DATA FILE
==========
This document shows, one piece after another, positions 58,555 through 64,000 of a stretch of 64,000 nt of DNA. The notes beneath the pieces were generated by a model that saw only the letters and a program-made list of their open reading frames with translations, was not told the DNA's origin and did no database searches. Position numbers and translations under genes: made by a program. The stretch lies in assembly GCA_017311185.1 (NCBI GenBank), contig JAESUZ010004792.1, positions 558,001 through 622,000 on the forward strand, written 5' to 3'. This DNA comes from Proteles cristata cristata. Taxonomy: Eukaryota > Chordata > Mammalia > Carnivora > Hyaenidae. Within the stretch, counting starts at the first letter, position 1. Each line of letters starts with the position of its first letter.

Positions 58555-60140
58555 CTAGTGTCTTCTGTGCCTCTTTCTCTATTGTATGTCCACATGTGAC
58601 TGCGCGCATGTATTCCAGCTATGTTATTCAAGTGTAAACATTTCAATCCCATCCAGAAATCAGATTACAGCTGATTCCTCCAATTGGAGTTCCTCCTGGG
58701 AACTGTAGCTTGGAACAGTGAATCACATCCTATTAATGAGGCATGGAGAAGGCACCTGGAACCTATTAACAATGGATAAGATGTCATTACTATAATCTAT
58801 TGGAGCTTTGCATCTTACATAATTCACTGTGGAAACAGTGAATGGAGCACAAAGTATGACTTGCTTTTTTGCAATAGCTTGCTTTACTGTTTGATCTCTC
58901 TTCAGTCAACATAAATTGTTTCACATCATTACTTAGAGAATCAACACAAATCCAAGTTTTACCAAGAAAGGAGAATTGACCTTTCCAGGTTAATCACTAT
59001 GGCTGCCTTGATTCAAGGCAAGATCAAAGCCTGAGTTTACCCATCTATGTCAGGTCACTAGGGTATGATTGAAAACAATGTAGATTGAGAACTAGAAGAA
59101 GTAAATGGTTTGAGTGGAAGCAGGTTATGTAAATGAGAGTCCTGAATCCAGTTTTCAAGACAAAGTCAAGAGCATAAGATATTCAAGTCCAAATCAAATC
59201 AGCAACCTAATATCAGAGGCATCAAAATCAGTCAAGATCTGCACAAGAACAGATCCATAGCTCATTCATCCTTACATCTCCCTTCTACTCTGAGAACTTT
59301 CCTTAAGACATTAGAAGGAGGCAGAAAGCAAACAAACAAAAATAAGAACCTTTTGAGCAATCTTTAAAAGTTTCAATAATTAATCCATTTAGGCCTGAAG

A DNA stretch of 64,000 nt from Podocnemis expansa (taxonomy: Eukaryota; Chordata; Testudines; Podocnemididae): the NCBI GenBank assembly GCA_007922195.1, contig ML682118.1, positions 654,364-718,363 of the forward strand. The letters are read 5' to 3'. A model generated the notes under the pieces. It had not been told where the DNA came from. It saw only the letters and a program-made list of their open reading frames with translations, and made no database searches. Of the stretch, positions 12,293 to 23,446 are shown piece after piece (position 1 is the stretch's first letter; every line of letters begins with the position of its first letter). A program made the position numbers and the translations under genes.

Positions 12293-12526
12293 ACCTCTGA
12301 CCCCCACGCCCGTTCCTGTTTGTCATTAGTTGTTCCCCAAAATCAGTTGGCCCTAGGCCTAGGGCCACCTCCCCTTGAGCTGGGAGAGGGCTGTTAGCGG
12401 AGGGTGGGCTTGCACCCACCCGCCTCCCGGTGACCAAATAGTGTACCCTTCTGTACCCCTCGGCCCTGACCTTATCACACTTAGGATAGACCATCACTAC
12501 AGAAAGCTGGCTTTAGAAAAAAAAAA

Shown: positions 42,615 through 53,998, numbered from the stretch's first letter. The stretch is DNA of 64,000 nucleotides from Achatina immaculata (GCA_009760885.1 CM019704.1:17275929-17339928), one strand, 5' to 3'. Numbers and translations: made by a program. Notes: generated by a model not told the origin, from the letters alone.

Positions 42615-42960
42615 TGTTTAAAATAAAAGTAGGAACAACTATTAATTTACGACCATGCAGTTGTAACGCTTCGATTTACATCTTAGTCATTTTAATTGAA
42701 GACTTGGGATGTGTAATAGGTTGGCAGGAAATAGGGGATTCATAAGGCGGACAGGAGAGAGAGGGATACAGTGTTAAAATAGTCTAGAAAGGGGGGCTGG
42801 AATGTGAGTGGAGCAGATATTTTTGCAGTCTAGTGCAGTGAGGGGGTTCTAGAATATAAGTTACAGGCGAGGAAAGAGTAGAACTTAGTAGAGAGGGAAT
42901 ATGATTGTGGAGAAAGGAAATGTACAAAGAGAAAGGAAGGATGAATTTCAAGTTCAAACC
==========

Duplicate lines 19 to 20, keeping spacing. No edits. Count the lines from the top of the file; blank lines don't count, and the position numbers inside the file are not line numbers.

Positions 42615-42960
42615 TGTTTAAAATAAAAGTAGGAACAACTATTAATTTACGACCATGCAGTTGTAACGCTTCGATTTACATCTTAGTCATTTTAATTGAA